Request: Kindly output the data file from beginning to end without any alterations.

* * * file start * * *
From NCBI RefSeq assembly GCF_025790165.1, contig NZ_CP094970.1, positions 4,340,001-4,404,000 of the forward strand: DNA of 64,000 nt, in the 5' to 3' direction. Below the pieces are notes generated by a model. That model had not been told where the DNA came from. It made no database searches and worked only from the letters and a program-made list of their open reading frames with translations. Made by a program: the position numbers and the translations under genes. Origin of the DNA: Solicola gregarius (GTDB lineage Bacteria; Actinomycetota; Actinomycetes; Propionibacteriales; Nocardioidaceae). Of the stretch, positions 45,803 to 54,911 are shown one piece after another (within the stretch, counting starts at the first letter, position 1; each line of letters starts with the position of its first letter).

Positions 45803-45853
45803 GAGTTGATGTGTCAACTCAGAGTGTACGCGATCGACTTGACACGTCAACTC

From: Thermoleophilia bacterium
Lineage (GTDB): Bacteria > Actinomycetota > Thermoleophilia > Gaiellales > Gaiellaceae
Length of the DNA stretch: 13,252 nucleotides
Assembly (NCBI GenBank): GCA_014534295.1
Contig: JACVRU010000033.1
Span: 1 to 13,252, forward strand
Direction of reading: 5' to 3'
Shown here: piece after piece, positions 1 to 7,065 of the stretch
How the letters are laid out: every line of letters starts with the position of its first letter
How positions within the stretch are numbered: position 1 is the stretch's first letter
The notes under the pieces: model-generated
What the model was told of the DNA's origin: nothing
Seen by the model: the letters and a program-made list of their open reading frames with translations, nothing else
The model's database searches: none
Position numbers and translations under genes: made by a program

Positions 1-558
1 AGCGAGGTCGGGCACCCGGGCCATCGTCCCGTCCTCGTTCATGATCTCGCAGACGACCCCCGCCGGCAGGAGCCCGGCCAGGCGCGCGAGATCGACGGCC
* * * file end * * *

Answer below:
From NCBI RefSeq assembly GCF_025790165.1, contig NZ_CP094970.1, positions 4,340,001-4,404,000 of the forward strand: DNA of 64,000 nt, in the 5' to 3' direction. Below the pieces are notes generated by a model. That model had not been told where the DNA came from. It made no database searches and worked only from the letters and a program-made list of their open reading frames with translations. Made by a program: the position numbers and the translations under genes. Origin of the DNA: Solicola gregarius (GTDB lineage Bacteria; Actinomycetota; Actinomycetes; Propionibacteriales; Nocardioidaceae). Of the stretch, positions 45,803 to 54,911 are shown one piece after another (within the stretch, counting starts at the first letter, position 1; each line of letters starts with the position of its first letter).

Positions 45803-45853
45803 GAGTTGATGTGTCAACTCAGAGTGTACGCGATCGACTTGACACGTCAACTC

From: Thermoleophilia bacterium
Lineage (GTDB): Bacteria > Actinomycetota > Thermoleophilia > Gaiellales > Gaiellaceae
Length of the DNA stretch: 13,252 nucleotides
Assembly (NCBI GenBank): GCA_014534295.1
Contig: JACVRU010000033.1
Span: 1 to 13,252, forward strand
Direction of reading: 5' to 3'
Shown here: piece after piece, positions 1 to 7,065 of the stretch
How the letters are laid out: every line of letters starts with the position of its first letter
How positions within the stretch are numbered: position 1 is the stretch's first letter
The notes under the pieces: model-generated
What the model was told of the DNA's origin: nothing
Seen by the model: the letters and a program-made list of their open reading frames with translations, nothing else
The model's database searches: none
Position numbers and translations under genes: made by a program

Positions 1-558
1 AGCGAGGTCGGGCACCCGGGCCATCGTCCCGTCCTCGTTCATGATCTCGCAGACGACCCCCGCCGGCAGGAGCCCGGCCAGGCGCGCGAGATCGACGGCC